Switching over to the world of sports, a new study published in the New England Journal of Medicine confirms that the risk of cardiac arrest and sudden death is relatively low during long distance races [4]. As interest in health and exercise have grown over the past decade, the number of participants in long-distance running races has doubled to nearly 2 million participants in 2010. Due to the explosive growth of competitive running, researchers set out to address concerns over sudden death and cardiac arrest events occurring during marathon and half-marathon races. Using a database of 10.9 million registered race participants from 2000 to 2010, investigators identified 59 cardiac arrests during or immediately after long distance races (0.54 per 100,000 participants; 95% CI 0.41-0.70). The average age of runners who suffered a cardiac arrest was 42 years. Cardiac arrest occurred more frequently among men and during full-length marathons, and the overall mortality of people who had a cardiac arrest was 71%. While cardiovascular disease was responsible for most episodes of cardiac arrest, a significant portion of individuals had hypertrophic caridomyopathy. Not surprisingly, bystander-administered cardiopulmonary resuscitation was a predictor of survival among those who had a cardiac arrest. Overall, the cardiac arrest (1 per 184,000 participants) and sudden death rate (1 per 259,000 participants) from this study were low compared to other fit populations, including collegiate athletes (1 death per 43,770 participants per year), previously healthy middle-aged joggers (1 death per 7,620 participants) and triatheletes (1 death per 52,630 participants). While the overall risk of death during long-distance races remains low, consulting a physician prior to starting a vigorous training program is always advisable.

And finally, a recent publication in the Annals of Internal Medicine may deal another blow to vitamin-D supplementation as an additional agent to combat some of the most common diseases. Low vitamin D levels have been linked to a myriad of common disease—from diabetes to depression—and observational studies showing lower levels of this fat-soluble vitamin in certain patient populations have piqued the interest of researchers in a variety of fields. While recent studies, using vitamin D as a therapeutic in multiple sclerosis, influenza, and diabetes have yielded disappointing results, this recent study examined high-dose vitamin D supplementation in patients with chronic obstructive pulmonary disease (COPD) [5]. Prior studies had demonstrated vitamin D deficiency in over 60% of patients with severe COPD [6]; whether this finding was a consequence or cause of the disease remained unclear. In this context the authors randomly assigned 182 individuals with moderate to severe COPD to high dose vitamin D (100,000 IU every four weeks) or placebo. At enrollment the mean vitamin D level was similar between both groups (20 ng/mL each group, p-value=0.9). The primary endpoint was time to first exacerbation, while secondary outcomes were FEV1, time to second exacerbation, a quality of life score, and death. After one year of follow-up the treatment arm exhibited a significant increase in mean serum vitamin D level (mean between-group difference, 20 ng/mL, 95% CI 27-44 ng/mL) however there were no difference in any primary or secondary outcomes. A post hoc analysis of 30 patients with severe vitamin D deficiency at baseline (mean level < 10 ng/mL) did show less exacerbations in the treatment group (1.84 vs. 3.45, p-value=0.042). While vitamin D supplementation did not reduce COPD exacerbations, this study may guide future intervention studies of possible sub-groups who may benefit from high-dose vitamin supplementation.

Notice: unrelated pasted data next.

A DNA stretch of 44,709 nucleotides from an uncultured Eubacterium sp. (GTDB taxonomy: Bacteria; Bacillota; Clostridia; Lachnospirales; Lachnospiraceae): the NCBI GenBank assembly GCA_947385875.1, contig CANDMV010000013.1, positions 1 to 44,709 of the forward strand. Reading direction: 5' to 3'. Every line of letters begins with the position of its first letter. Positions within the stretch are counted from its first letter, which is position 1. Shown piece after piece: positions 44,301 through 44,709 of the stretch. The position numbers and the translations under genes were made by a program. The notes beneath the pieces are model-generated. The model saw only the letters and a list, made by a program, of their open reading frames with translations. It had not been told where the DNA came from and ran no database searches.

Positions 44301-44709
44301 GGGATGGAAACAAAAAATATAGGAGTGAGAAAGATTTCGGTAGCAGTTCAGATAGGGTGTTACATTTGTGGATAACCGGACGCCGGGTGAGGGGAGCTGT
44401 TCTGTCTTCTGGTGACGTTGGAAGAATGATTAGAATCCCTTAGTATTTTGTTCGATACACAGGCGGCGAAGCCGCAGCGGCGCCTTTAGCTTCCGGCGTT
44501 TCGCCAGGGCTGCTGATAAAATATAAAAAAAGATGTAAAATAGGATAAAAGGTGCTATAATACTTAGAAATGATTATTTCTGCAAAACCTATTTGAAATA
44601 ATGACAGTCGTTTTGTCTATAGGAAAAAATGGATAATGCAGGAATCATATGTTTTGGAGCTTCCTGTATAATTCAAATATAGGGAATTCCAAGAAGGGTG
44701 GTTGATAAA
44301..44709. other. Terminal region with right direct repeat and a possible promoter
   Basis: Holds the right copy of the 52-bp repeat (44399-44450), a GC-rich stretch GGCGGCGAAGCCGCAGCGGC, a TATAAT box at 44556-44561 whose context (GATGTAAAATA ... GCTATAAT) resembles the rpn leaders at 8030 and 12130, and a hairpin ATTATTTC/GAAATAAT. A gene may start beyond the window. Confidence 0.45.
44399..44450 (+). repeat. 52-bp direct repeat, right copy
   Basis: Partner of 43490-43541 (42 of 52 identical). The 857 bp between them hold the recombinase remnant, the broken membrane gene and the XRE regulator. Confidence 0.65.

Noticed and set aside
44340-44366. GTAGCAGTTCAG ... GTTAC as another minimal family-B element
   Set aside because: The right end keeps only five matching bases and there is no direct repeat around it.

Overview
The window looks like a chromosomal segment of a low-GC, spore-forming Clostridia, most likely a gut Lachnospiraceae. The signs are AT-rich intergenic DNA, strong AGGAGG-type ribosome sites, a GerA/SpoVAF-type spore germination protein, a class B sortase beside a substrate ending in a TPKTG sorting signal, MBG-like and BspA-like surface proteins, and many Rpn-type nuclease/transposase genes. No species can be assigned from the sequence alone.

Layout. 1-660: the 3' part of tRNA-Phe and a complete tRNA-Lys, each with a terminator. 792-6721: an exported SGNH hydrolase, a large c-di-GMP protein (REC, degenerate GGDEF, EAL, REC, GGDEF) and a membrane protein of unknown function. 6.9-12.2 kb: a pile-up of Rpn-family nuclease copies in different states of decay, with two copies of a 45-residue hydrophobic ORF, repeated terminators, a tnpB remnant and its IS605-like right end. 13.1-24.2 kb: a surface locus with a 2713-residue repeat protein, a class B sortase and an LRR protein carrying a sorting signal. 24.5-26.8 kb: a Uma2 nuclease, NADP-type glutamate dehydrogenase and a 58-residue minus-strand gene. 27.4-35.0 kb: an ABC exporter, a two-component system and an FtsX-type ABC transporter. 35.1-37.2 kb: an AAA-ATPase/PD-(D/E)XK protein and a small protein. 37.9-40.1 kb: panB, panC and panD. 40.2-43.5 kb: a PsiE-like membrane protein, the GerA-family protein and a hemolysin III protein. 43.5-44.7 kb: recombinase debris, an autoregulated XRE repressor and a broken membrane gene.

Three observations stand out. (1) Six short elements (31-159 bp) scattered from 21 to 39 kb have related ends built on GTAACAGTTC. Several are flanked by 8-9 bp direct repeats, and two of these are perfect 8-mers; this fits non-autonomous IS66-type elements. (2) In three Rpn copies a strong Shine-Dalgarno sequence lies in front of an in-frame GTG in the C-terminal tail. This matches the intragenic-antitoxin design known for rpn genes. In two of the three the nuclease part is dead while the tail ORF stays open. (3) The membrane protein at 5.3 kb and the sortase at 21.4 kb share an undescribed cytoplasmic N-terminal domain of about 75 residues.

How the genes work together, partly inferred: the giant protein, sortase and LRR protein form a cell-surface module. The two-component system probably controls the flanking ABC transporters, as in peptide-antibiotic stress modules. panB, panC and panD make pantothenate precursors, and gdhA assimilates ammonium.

That wraps up this weeks edition of Primecuts—stay warm out there!

Dr. David Hormozdi is a 3rd-year internal medicine resident at NYU Langone Medical Center

Peer reviewed by Michael Poles, MD, section editor (GI), Clinical Correlations

Image courtesy of Wikimedia Commons

References:

1. Gourlay ML, Fine JP, Preisser JS, Mary RC, Li C, et. al. Bone-Density testing interval and transition to osteoporosis in older women. N Engl J Med 2010; 366:255-233. url: http://www.nejm.org/doi/full/10.1056/NEJMoa1107142

2. Screening for osteoporosis: U.S. Preventive Services Task Force recommendation statement. Ann Intern Med 2011; 154:3556-64. url: http://www.uspreventiveservicestaskforce.org/uspstf10/osteoporosis/osteors.htm

3. Choi HK, Soriano LC, Zhang Y, Rodriquez LA. Antihypertensive drugs and risk of incident gout among patients with hypertension: population based case-control study. BMJ 2012; 344:d8190. url: http://www.bmj.com/content/344/bmj.d8190

4. Kim JH, Malhorta R, Chiampas G, d’Hemecourt P, Troyanos C, et al. Cardiac arrest during long-distance running races. N Engl J Med 2012;366:130-40. url: http://www.nejm.org/doi/full/10.1056/NEJMoa1106468

5. Lehouck, A, Mathieu C, Carremans C, Baeke F, Verhaegen J, et al. High dose vitamin D to reduce exacerbations in chronic obstructive pulmonary disease. Ann Intern Med 2012;156:105-114. url: http://www.annals.org/content/156/2/105.abstract

6. Janssens W, Bouillon R, Claes B, Carremans C, Lehouck A, et al. Vitamin D deficiency is highly prevalent in COPD and correlates withvariants in the vitamin D-binding gene. Thorax. 2010;65:215-20. url: http://thorax.bmj.com/content/early/2009/12/08/thx.2009.120659